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By Elizabeth Youngman-Westphal
Special to Village News 

'Amadeus' is a visual dream


Last updated 9/11/2019 at 1:59pm

Aaron Rumley photo

In "Amadeus," Rafael Goldstein, seated, plays Wolfgang Amadeus Mozart and Tony Amendola plays Antonio Salieri.

"Amadeus" is a visual delight. From the elegant costumes to the lavish set, it appears enough was not a consideration for Emperor Joseph II of Austria. Indicative of the Viennese Court for the 10 years between 1781 and 1791, Emperor Joseph was omnipotent in all things.

Even so, he could be influenced by those he trusted like Antonio Salieri, the Royal Kapellmeister (music master).

On the day of his death, Salieri (Tony Amendola) recalls his every misdeed even his argument with God. It appears the character is well acted. Certainly, well memorized. He died slowly.

Playwright Sir Peter Shaffer surely desired to relive every day of Mozart's short life in this requiem piece.

Mozart believed Salieri to be his friend. He never knew his career was squashed by the envious, self-loathing, untalented popinjay Salieri.

It becomes a lid-dropping monologue as Salieri reiterates his enormous envy of Wolfgang Amadeus Mozart's talent. It's only the end of the first act.

Act II. Even though "Amadeus" is the name of the play – more pity that – it is tirelessly retold by Salieri.

Rafael Goldstein masters Mozart's flamboyant, fearless-childlike persona. He, was a joy to watch along with his wife, Constance. Kathryn Tkel was the heart of Constance Mozart. She played her to perfection.

When asked who copied his scores, Mozart answered that the music was already written in his head and all he did was transcribe it on clean sheets of paper. saying, "writing music is easy, it's marriage that's hard."

When Salieri's soliloquy pauses for breath, there are interludes of humor, a bit of debauchery, witty interchange, a few recorded orchestrations, avarice, and even prayer.

Costume designer Eliza Benzoni dressed each actor with flair and elegance, especially Mozart. He appeared as a foppish dandy in bright satin coats and coordinating knickers. Surely her exquisite costumes are worthy of the local award given for such things.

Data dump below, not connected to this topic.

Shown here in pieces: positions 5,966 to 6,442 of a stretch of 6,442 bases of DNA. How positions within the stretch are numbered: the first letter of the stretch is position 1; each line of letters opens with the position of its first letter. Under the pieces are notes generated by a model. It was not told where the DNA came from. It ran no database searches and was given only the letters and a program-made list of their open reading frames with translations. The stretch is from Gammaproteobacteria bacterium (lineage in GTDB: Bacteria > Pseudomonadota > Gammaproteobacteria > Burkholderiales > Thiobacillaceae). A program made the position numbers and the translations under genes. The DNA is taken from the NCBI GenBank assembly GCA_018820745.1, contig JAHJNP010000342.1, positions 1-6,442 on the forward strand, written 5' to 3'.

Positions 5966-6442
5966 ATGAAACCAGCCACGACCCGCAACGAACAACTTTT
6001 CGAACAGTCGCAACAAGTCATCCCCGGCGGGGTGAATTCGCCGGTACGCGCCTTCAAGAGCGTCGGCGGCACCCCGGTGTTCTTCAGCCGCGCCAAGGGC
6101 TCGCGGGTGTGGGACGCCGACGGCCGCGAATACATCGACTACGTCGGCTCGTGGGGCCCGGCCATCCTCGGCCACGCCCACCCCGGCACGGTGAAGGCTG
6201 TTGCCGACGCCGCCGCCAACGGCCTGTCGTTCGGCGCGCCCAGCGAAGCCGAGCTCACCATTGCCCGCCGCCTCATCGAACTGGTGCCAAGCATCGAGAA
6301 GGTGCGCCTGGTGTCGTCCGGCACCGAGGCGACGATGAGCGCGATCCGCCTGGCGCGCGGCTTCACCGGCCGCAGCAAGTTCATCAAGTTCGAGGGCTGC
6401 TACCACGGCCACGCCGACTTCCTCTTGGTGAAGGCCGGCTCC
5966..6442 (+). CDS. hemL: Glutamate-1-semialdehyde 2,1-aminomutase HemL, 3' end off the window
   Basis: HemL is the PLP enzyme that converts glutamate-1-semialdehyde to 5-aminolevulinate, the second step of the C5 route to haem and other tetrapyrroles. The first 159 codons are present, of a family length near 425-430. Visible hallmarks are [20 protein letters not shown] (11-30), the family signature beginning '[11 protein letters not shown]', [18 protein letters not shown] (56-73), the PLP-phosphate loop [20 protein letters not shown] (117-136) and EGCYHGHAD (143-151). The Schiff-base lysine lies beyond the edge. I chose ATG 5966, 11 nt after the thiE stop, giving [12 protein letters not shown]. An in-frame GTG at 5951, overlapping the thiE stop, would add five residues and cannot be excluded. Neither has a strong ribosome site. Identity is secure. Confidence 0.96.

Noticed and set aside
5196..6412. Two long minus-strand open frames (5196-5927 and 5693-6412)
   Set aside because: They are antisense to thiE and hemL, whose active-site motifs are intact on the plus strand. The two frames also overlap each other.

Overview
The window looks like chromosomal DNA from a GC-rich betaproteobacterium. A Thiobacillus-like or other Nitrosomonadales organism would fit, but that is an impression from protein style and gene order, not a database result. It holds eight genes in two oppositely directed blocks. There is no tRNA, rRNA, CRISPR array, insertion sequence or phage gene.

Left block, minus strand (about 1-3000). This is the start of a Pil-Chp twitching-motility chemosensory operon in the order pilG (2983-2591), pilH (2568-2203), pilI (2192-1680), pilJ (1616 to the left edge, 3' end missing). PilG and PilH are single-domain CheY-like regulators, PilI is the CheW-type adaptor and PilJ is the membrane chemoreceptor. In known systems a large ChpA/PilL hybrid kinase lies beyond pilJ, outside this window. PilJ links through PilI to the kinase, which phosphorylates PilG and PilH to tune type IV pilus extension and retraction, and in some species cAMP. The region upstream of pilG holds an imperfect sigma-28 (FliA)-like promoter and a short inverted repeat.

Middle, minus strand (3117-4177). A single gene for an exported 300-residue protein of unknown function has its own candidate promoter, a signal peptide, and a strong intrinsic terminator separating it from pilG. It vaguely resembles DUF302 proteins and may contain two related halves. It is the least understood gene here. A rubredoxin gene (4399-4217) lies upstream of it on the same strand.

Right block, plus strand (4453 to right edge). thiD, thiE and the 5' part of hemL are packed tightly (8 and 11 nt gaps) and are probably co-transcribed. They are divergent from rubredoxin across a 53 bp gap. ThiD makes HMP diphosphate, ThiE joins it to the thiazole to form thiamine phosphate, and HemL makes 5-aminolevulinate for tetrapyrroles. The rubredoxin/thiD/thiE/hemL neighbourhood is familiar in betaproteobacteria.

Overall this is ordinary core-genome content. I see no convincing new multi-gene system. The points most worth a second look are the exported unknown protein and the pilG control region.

Peter Herman brought only the finest wigs and hairstyles to this production. A joy to see.

Set designer Marty Burnett spared no expense putting together Emperor Joseph II's palace.

Louis Lotorto as the Emperor of Austria is elegantly styled from head to toe. He offers much to the show with each "and there you have it."

Other characters include Venticelli 1 played by Christopher M. Williams and Venticelli 2 played by Alice Sherman. Actually meaning "the wind" in Italian, the two Venticelli are Salieri's tipsters and gossip mongers. Both characters are effective.

Each of the three gentlemen of the Court add value to the show. They are Count Johann Kilian von Strack (Nick Kennedy), Count Orsini-Rosenberg (Andrew Oswald), and Baron Gottfreid Van Swieten (Andrew Barnicle).

Katherina Cavalieri is performed by Leigh Ellen Akin, who plays the young opera singer tutored by both Amadeus and Salieri to perfection. She was even wearing panniers.

More kudos for Benzoni performing miracles with each costume. The coats were perfectly fit and the gowns true to the period.

The play is visual eye candy, yet suffers from length. One hundred and fifty-five minutes later, not counting the longer than 15-minute intermission, the audience is set free.

Next up, Neil Simon's "Sunshine Boys."

"Amadeus" is playing at North Coast Repertory, 987 Lomas Sante Fe Drive, Solana Beach until Oct. 6. There is rumor it will be extended. For tickets, call the Box office at (858) 481-1055 or visit "Amadeus" is rated 10 for visual beauty and 9 out of 10 for performance.

Elizabeth Youngman-Westphal can be reached at


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